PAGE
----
Hey, UW Tacoma First Generation College Students! The library staff wants you to know that we’re proud of you — and at one time, some of us *were* you.
For this year’s National First-Generation College Celebration, we collected some messages of support from our staff and words of wisdom from members who have been right where you are now. Scroll through the slides above to check them out or read them in full below.
We’ll be here to help whenever you need us — even if all you need is a friendly face.
Resources for First Gen Students
For films, events, and resources for and about First Generation Students, check out our post Celebrating our First Gen Students.
Messages from our staff
“I was a typical first gen student in some ways: I didn’t have a support structure from my family and there were almost never any conversations about my school work. I didn’t start to even understand what it meant to be a college student until my 2nd year. That year I was put on academic probation for getting an F in an English class. My family put a lot of pressure on me but it was my friends who encouraged me with what turned out to be the most important advice: you just have to do the work. Do all of the work. Do all of the readings. Write all of the the papers. Go to every class. Participate in class. And if you’re given a chance, do all of the extra work. I set myself to that philosophy and graduated Magna Cum Laude.”
~ Tim Bostelle, Head, Library Information Technology
“Even though I went to college in a very different time period — way back in the 20th century — I remember being overwhelmed but pretending that I wasn’t. I think the best way of coping is to ask questions — as many questions as you need to — until you figure things out. It may take awhile, but you will eventually get there.”
~ Suzanne Klinger, Head, Research Help
“As first-gen students, we see our parents working harder for less, often having more experience in their fields with fewer opportunities than their colleagues with degrees, and sacrificing more for their children while hoping even harder. It’s easy to be hard on yourself as a first-generation student because you feel like you can’t let down the people who love and support you. When you start thinking about your college education as something you’re doing for yourself and not just for others, you can have more fun learning. Take the electives in subjects that won’t just get you a job, but that help you become who you’re becoming, that might ignite a new passion. Our parents didn’t get these chances. It’s our privilege to find joy in school whenever and wherever we can, and that happiness is another thing we can thank our parents for.”
~ Megan Saunders, Electronic Resources Service Desk Technician
“While I wasn’t a first gen student, I can understand how challenging it can be to navigate the university. For example: I didn’t learn how the reference librarians could help me until my last year of college, but once I started working with them I was able to answer more complicated questions and produced better work.”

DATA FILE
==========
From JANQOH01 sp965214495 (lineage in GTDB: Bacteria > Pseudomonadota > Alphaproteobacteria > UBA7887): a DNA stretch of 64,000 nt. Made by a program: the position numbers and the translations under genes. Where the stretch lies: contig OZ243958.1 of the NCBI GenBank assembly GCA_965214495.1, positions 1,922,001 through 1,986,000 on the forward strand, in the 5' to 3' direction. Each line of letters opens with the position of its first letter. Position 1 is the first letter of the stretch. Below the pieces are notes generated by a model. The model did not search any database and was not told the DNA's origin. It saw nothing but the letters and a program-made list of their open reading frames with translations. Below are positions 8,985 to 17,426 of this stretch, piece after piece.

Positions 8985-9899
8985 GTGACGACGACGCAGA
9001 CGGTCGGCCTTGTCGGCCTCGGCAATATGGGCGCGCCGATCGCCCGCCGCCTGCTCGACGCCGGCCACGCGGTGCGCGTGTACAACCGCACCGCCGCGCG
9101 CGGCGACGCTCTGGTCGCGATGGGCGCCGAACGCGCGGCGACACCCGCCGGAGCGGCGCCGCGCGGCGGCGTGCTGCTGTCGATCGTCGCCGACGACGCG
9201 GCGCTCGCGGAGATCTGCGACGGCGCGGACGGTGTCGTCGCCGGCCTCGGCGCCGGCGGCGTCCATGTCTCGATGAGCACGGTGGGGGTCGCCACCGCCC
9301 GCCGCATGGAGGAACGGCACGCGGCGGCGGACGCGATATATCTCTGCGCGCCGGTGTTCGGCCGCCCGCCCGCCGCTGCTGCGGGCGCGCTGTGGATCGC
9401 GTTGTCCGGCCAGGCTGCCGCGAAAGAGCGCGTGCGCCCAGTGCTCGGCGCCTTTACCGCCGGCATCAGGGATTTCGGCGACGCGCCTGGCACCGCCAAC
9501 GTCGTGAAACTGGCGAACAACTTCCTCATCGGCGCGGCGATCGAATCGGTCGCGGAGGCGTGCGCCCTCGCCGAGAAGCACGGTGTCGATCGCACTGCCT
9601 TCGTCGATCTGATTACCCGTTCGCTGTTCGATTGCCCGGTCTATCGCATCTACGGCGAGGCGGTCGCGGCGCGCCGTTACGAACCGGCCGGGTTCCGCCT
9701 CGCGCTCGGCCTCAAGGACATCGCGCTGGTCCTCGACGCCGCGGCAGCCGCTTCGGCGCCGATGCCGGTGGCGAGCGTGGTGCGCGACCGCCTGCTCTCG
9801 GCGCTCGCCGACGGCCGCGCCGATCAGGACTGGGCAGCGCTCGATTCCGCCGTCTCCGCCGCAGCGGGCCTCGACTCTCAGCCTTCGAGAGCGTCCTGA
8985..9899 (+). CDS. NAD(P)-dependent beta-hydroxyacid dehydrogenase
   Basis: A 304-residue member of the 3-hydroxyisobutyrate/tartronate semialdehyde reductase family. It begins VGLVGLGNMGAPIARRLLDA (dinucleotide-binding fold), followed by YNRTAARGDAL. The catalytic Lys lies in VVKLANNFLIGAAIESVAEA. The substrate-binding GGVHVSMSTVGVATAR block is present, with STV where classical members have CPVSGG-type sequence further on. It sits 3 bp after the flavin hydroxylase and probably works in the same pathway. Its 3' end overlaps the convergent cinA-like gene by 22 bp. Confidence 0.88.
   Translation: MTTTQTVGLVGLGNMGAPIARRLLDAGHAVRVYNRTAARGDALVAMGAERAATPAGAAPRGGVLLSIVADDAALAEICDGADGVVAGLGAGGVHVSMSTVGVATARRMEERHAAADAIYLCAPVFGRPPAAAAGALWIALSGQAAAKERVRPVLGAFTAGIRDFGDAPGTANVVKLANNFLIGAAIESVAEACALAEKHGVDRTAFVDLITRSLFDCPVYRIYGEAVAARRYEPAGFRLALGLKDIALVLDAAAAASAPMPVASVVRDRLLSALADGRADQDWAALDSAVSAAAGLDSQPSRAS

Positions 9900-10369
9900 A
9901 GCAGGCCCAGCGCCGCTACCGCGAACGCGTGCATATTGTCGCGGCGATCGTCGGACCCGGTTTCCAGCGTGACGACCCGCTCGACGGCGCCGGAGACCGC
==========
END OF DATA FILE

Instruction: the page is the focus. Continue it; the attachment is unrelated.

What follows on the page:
~ Lauren Pressley, Director of the UW Tacoma Library and Associate Dean of University Libraries
“My mom didn’t go to college; neither did my grandparents. I ended up going to the same school as one of my aunts, the only person in my whole family who left Montana. Nobody else in my generation went to college either, or ever even considered graduate school. Being the first, or being the only, can be isolating. I was away from my family, and neither they nor my partner know academia well enough to “get it” when I was stressed out. My recommendation is to make friends! Your classmates, people you meet in clubs and campus events, people in study groups, they can be another family while you’re pursuing your degree. It’s important to find people to talk to, get help when you need it, and share experiences – it’s scary to try and make friends, but *well* worth it!”
~ Hallie Clawson, Special Projects Assistant
“I wanted to share a few titles concerning first-generation experience. On days that are hard, I hope some of these are comforting. We are so proud of your hard work!
- Cushman, K. (2006). First in the family : Your college years, advice about college from first-generation students. Providence, R.I.: Next Generation Press.
- Rodriguez, S. (2001). Giants among us : First-generation college graduates who lead activist lives (1st ed., Vanderbilt issues in higher education). Nashville: Vanderbilt University Press.”
~ Johanna Jacobsen Kiciman, Reference and Instruction Librarian
“I’m not first gen, but my mom was. She didn’t finish her bachelor’s until both her kids were fully grown. After watching all the work that went into her accomplishing that life-long goal, I want our first gen students to know that this is a big deal — even if it feels like lots of other people have already done it. Whether you came in straight out of high school or took a different route into college, you matter and what you’re doing matters.”
~ Marisa Petrich, Instructional Design Librarian